At a work session in July, 2016, the Madison County School Board committed itself to “positive communication with MCPS students, parents, staff, and the broader community.” Communication involves listening and as part of listening to our various community partners we conducted an online survey through the polling company/Women Trend in November, 2016.
We are quite pleased that nearly 700 people responded to the survey including 304 parents or guardians of MCPS students and 95% of our teachers. Thank you so much for caring enough about our children to give us your opinions about the job we are doing.
The data collected by the polling company and their analysis is available here. We think it most important, however, to share our impressions of that data and analysis. Here are the most important things we think we learned.
First, overall satisfaction with our schools is not as high as we would like it to be. In the words of the polling company: “School satisfaction exists, albeit with minimal intensity.” On a scale of 1-10, residents, parents/guardians, and teachers each gave our schools an overall rating of 6 and staff a rating of 7. We are not satisfied with that and are committed to increasing satisfaction with MCPS. We are pleased that more than half of residents, parents, and guardians and two thirds of teachers and staff, who know the schools best, are proud of the school system. We are encouraged that 88% of teachers and staff agree that their “school colleagues are committed to doing good quality work.” This suggests a solid foundation upon which to build our efforts to increase satisfaction.
Second, we were pleased to learn that county residents, parents, and guardians are “well-versed in how to locate information about Madison County Public Schools.” The survey surely increased our awareness of the importance of the district’s websites and social media presence as sources of information upon which the community depends. We will do our best to continually improve the quality of our communication through these means.
Third, we were impressed by the level of support for a Pre-Kindergarten program available to all children through MCPS. 53% of residents, parents and guardians said provision of such a program was “very important” to them and another 23% said it was “somewhat important.” Support was also strong for such a program even if it meant additional taxes, with 62% expressing support. We note that a significant number, 18%, were “strongly opposed” if the program required additional taxes.
Fourth, we are deeply concerned about relative dissatisfaction with school administration across the Board. We note that concerns about administration was 3rd among county residents of “things that come to mind” about MCPS. Only slightly more than 50% of residents were “satisfied with the degree to which the community was involved in the elected School Board’s decision-making process on items such as budgets or educational programs.“ Also, teachers and staff feel that they are inadequately supported by the School Board Office and the School Board itself. Many expressed a need for administrative changes. We hear you and are seeking to discern what changes are necessary to address these important matters.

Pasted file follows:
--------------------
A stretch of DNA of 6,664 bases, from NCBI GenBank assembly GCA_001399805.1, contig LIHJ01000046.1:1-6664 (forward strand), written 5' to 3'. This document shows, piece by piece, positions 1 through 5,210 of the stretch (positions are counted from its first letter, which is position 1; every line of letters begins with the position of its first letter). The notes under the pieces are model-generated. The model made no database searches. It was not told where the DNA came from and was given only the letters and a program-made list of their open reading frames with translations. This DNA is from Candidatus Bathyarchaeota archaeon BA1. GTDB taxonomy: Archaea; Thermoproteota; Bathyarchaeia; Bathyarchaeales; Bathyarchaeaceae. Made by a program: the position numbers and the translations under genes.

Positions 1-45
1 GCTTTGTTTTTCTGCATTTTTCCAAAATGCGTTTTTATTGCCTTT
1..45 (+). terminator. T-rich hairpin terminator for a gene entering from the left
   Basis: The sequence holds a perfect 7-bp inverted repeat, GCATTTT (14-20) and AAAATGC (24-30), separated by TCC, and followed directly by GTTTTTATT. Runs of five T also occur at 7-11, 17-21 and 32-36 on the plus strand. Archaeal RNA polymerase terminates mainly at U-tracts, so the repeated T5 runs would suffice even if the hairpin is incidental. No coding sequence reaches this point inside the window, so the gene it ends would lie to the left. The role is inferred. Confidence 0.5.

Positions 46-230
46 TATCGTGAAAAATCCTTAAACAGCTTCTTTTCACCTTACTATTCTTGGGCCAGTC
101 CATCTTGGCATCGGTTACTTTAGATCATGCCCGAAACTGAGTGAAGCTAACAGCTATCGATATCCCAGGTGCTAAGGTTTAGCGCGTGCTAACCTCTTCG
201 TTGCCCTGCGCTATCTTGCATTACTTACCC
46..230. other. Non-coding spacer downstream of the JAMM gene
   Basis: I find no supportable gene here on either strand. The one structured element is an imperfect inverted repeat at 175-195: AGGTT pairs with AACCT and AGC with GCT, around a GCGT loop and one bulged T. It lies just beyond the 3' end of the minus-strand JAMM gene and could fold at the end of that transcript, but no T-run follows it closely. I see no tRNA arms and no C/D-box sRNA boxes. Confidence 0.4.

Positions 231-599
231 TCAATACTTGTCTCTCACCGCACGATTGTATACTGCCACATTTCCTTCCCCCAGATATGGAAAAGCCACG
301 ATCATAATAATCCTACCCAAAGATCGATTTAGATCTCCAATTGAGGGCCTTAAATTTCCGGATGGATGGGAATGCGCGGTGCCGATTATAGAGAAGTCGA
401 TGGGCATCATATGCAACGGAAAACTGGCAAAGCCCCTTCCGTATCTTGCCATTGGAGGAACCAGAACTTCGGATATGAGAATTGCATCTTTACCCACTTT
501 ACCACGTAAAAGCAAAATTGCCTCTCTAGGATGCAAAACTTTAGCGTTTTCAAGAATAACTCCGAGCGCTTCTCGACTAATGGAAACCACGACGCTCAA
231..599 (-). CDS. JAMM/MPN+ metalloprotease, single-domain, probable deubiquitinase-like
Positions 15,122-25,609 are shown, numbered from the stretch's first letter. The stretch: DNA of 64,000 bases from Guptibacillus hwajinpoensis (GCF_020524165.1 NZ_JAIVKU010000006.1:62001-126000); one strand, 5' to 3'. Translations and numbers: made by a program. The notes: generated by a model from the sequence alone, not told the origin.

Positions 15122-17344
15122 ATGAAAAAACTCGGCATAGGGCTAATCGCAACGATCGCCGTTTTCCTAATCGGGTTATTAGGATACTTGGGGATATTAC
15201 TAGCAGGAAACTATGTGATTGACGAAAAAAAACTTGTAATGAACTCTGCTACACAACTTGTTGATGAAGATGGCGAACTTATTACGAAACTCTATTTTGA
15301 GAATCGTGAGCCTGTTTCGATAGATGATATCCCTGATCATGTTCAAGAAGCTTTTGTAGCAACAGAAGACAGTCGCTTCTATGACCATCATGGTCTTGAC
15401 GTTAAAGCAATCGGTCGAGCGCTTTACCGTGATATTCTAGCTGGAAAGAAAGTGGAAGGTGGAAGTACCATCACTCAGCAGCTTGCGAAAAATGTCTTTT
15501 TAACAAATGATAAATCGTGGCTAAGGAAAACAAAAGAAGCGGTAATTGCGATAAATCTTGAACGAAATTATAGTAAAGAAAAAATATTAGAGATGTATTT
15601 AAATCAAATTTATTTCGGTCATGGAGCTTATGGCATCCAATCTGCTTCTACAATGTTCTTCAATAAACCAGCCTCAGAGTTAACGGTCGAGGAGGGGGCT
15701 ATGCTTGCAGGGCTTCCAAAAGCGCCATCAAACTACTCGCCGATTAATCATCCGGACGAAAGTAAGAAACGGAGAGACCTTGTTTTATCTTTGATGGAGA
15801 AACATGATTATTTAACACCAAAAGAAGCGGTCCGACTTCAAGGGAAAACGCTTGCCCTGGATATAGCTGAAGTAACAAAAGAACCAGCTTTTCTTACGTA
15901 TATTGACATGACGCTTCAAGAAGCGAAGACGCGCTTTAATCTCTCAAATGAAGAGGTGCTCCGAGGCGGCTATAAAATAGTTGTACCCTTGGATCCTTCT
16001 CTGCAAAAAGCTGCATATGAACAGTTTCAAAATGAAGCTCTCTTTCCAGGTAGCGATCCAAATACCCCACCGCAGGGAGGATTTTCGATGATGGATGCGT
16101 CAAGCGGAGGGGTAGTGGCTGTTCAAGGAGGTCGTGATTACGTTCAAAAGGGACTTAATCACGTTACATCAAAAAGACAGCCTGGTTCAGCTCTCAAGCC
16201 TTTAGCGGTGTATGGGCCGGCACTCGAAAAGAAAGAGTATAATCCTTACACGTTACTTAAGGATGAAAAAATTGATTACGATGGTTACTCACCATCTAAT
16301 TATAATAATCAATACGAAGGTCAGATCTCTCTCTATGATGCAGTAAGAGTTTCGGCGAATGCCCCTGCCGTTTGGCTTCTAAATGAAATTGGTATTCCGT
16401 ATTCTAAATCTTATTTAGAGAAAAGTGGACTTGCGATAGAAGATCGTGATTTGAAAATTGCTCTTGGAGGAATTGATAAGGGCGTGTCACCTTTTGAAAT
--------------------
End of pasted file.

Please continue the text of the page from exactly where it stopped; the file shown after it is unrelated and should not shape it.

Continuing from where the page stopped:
Fifth, we have become more aware of serious matters related specifically to our teachers. The polling company’s analysis of the feedback from teachers begins: “Teachers noted that they feel largely underpaid and unsupported by the administration, and would like to see changes made by those in management in order for them to consider staying with the District.” It is troubling that 39% of our teachers have been on the job less than 5 years It may not be surprising that our teachers feel they are underpaid, but it is interesting that parents and guardians “would like to see improvements made among the teachers and staff that are hired (e.g. better pay and retention, more support).” We are obviously committed as a School Board to work with the Board of Supervisors to assure that our salaries are competitive with those in the surrounding counties with which we compete for qualified teachers and administrators. At the same time, these survey results suggest that other important issues may be a significant part of what is creating difficulties for us in retaining competent and committed teachers in the Madison County Public Schools.
Finally, the School Board shares everyone’s concerns about the accreditation of our schools. In July 2016, knowing that MPS and WYES likely would not be accredited based on testing in May 2016, the Board adopted some additional goals for the 2016-17 school year. At the top of the list was “All four schools will be fully accredited.” We believe that the programs the schools are using to improve students’ reading skills will help. Also Waverly Yowell Elementary, for the first time in several years, is providing Reading Specialist services. A “committee” of a trained Reading Specialist, the librarian, and two newly hired teaching assistants are working daily with students needing the most help. We are hopeful that this, when added to the solid daily instruction by the entire staff will bring our K-5 schools into full accreditation when the testing is done in May. We are not playing a “blame game.” The School Board stands behind our fine teachers and staff who work with the children.
Again, we thank you for the commitment and concern you displayed in responding to our survey. You are invited to study the documents provided to us by the polling company. We are aware that there may be important matters that we have missed.
The Madison County School Board